Pay differentials are permitted when they are based on seniority, merit, quantity or quality of production, or a factor other than sex. These are known as "affirmative defenses" and it is the employer's burden to prove that they apply.

    In correcting a pay differential, no employee's pay may be reduced. Instead, the pay of the lower paid employee(s) must be increased."

    http://www.eeoc.gov/types/epa.html
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  5. tight-eyes

    tight-eyes Such a F*cking Lady!

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    Oh Yeah - "Girl Power"
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  6. UnbrokeN

    UnbrokeN Well-Known Member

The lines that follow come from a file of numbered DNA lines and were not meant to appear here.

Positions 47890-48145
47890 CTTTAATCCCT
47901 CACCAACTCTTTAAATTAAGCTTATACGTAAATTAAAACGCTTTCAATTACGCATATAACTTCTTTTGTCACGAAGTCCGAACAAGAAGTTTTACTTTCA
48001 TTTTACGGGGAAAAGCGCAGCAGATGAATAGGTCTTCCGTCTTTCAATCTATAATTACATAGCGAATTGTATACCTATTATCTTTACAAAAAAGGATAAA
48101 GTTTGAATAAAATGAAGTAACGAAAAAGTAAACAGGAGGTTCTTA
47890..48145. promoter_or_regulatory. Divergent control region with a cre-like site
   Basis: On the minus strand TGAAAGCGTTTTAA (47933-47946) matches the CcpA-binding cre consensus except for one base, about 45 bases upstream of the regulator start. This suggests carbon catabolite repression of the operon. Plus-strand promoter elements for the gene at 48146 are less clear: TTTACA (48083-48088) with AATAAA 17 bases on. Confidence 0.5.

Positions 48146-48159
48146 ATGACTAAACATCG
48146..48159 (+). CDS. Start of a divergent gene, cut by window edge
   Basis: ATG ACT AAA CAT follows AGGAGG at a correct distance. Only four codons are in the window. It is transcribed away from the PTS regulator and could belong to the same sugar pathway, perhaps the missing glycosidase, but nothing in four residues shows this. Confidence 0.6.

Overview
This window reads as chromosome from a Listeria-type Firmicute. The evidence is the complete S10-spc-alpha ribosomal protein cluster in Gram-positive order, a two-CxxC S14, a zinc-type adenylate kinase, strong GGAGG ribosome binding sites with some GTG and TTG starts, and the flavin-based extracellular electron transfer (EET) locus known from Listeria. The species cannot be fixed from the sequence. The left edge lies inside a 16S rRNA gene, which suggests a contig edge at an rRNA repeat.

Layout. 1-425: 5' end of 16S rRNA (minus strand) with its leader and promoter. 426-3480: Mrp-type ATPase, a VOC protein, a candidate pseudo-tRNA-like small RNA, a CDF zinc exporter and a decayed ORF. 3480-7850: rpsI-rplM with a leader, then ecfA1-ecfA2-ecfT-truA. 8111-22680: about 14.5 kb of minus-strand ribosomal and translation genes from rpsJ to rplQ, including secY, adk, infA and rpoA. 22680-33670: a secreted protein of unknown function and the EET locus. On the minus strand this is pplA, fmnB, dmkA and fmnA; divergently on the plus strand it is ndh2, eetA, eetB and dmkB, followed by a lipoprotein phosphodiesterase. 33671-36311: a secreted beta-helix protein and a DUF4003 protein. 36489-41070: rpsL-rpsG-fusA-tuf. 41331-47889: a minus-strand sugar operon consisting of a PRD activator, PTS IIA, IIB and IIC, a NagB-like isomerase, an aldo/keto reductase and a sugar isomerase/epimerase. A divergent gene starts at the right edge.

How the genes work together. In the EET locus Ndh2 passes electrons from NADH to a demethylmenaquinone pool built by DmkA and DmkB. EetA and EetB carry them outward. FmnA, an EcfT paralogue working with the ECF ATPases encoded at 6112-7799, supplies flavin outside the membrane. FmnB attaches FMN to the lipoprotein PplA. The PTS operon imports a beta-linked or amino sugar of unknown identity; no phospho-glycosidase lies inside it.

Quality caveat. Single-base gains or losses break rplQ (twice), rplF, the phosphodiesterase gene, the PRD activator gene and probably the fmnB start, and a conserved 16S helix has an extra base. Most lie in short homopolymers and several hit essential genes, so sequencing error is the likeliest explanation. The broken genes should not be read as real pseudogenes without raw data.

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    i think ive broke this down in some other thread...women are definately Not unequally paid compared to men, never have been. its just that females on average dont work as many hours as their male counterparts, thats on average and doesnt count for all workers. and sure on average, males are able to work harder and more effective than their female counterpart..unless its some squeeky office job who seems to suit women perfectly.
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  7. .:AC:.

    .:AC:. Smokes or Bananas

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    women are better than men


    (i only said that to get laid)